Tag: Police Chief Eric English
As Harrisonburg Police Chief Eric English prepares to leave for his new role leading the Henrico County Police Department, he has a directive — not a suggestion — for his successor.
The Harrisonburg Police Department added a provision to its use-of-force policy as part of changes in response to recent community feedback and racial justice efforts, Chief Eric English told the city council Tuesday.
Over the course of two years, 9,587 people were arrested in Harrisonburg, and during that time 86 encounters involved use of force— amounting to less than 1% of the arrest totals. But the confrontations in which an officer used force beyond handcuffing a person disproportionately involved black people, according to arrest and use-of-force data the Harrisonburg Police Department released Friday.
A silent crowd marched through downtown Harrisonburg with a single voice on Monday. Hands pointed skyward in unison at a community prayer event earlier that evening. And hundreds more gathered Wednesday evening in an online town hall to hear calls to action. Racial justice advocates across Harrisonburg — all of different races, ethnicities and ages — have mobilized peacefully and en masse in the past week. They have employed a variety of tactics to protest systemic racism and police brutality, to pay respects to George Floyd and other black Americans killed by police and to call for change.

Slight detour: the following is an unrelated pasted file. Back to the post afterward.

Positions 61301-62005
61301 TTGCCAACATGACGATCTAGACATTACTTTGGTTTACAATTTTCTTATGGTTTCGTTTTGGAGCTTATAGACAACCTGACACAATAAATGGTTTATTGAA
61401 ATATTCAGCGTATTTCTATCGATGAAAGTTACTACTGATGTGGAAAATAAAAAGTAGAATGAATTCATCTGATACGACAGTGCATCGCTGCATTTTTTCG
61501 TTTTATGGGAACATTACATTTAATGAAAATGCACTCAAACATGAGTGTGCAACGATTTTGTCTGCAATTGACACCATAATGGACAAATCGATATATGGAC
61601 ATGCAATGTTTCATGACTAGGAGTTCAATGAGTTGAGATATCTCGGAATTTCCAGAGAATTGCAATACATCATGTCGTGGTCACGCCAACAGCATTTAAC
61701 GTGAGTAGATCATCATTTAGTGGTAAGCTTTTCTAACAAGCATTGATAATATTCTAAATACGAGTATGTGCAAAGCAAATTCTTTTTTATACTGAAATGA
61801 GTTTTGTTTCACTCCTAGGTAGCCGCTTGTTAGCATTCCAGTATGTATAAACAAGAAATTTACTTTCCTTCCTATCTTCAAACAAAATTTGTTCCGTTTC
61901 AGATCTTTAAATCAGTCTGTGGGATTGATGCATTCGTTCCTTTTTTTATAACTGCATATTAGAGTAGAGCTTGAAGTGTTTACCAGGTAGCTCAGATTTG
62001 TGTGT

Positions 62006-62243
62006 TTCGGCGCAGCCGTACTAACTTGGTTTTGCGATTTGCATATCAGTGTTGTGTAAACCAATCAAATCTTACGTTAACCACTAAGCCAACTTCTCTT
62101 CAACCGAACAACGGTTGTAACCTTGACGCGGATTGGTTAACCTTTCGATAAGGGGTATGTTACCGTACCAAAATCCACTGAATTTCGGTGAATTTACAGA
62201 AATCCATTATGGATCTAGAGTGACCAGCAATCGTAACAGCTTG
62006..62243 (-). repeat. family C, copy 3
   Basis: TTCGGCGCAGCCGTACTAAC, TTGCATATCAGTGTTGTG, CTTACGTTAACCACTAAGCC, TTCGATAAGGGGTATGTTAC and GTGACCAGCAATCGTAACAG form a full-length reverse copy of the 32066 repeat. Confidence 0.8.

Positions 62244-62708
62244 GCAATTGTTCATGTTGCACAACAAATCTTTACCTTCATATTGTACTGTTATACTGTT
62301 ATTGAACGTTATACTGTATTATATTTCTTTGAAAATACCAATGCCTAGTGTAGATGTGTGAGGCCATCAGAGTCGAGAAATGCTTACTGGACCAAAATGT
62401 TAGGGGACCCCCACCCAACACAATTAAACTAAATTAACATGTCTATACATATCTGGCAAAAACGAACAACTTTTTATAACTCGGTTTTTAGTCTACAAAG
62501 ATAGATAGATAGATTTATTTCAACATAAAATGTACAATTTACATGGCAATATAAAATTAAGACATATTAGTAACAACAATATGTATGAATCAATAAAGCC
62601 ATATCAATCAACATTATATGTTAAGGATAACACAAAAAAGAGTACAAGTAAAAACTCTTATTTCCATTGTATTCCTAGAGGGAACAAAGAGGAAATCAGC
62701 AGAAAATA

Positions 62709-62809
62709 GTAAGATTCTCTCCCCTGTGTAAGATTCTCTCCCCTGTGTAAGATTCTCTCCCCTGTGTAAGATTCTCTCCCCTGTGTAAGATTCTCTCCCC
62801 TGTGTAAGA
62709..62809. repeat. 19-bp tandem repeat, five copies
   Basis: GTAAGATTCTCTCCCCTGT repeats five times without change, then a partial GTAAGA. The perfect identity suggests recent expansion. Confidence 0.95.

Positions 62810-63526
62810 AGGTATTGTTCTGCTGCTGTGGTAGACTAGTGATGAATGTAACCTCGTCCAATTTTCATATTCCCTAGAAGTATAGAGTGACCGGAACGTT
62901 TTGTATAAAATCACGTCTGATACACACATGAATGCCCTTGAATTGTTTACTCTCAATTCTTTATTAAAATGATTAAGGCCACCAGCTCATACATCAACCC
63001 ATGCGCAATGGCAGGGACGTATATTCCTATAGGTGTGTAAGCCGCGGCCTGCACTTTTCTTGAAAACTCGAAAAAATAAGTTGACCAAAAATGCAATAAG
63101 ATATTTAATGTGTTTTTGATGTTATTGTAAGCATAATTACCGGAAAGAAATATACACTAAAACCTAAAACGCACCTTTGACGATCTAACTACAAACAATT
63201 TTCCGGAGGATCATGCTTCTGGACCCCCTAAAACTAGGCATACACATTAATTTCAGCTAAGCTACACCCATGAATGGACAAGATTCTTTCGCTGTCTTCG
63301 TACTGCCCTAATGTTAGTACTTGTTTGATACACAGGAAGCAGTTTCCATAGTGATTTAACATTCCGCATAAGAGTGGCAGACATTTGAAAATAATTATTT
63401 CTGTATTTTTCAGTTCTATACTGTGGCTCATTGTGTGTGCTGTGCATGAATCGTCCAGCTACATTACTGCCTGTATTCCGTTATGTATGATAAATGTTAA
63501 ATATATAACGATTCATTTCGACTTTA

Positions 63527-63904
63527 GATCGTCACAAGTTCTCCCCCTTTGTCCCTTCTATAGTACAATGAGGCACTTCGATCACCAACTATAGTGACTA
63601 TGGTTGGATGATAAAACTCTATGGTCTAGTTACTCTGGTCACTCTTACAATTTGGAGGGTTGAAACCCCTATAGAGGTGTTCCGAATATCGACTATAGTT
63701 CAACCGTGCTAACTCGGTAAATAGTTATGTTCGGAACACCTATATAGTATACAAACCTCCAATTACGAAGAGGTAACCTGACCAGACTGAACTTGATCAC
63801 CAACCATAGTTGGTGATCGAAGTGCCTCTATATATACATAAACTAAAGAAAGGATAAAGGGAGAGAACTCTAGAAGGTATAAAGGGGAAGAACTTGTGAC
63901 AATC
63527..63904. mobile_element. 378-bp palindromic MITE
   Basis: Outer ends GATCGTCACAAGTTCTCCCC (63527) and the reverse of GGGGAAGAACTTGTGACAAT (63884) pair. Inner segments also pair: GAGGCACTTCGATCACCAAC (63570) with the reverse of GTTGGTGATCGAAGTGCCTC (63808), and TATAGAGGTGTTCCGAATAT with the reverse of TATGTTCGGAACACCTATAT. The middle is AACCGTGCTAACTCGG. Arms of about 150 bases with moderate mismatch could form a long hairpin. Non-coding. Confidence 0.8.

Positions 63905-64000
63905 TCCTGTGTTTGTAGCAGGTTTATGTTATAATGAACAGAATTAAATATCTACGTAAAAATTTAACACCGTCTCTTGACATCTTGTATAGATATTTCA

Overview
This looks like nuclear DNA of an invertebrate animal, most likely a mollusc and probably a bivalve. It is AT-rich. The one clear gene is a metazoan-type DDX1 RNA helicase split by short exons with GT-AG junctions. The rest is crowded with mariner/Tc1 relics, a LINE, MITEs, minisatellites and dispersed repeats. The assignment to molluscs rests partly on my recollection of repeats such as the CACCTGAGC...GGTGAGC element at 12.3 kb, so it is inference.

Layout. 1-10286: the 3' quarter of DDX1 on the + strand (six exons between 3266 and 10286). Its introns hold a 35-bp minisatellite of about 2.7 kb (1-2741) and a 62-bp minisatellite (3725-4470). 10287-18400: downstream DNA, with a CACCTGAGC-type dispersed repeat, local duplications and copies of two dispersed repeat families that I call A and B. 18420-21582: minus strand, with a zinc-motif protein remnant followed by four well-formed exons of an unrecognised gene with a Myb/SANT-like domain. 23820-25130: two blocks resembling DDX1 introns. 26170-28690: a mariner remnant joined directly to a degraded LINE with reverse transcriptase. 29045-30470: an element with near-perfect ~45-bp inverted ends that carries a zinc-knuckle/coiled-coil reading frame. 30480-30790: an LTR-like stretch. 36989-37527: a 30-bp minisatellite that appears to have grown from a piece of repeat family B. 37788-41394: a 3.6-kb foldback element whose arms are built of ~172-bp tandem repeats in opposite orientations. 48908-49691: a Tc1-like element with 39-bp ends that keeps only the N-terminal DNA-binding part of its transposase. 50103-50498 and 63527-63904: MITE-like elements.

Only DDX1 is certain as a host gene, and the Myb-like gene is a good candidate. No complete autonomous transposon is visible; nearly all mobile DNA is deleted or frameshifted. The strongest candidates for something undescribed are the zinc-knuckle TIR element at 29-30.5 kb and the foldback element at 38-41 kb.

‘More accountability than I’ve ever seen in a court.’ How restorative justice is embedded in the Harrisonburg Police Department
On a bright fall afternoon, Officer Jason Hensley was on patrol, riding through Harrisonburg in an unmarked cruiser with a trainee officer at the wheel. Hensley had rolled down the passenger side window to take in the cool breeze and casually draped his arm against the outside of the door. The car had just passed a wooded area when Hensley heard a sharp crack.
On warm spring and summer nights, the outlines of several people bedded down for the night are plainly visible outside Our Community Place. Many of those experiencing homelessness in Harrisonburg don’t have a lot of options for places to sleep, so they tuck themselves into quiet corners and shadows.
Following dog’s death in public park, mayor calls community leaders together to discuss homelessness in Hburg
After several episodes this summer involving people panhandling — including the death of a dog and businesses reporting trespassing to the Harrisonburg Police Department —Mayor Deanna Reed called stakeholders to two meetings this week to discuss concerns and possible solutions.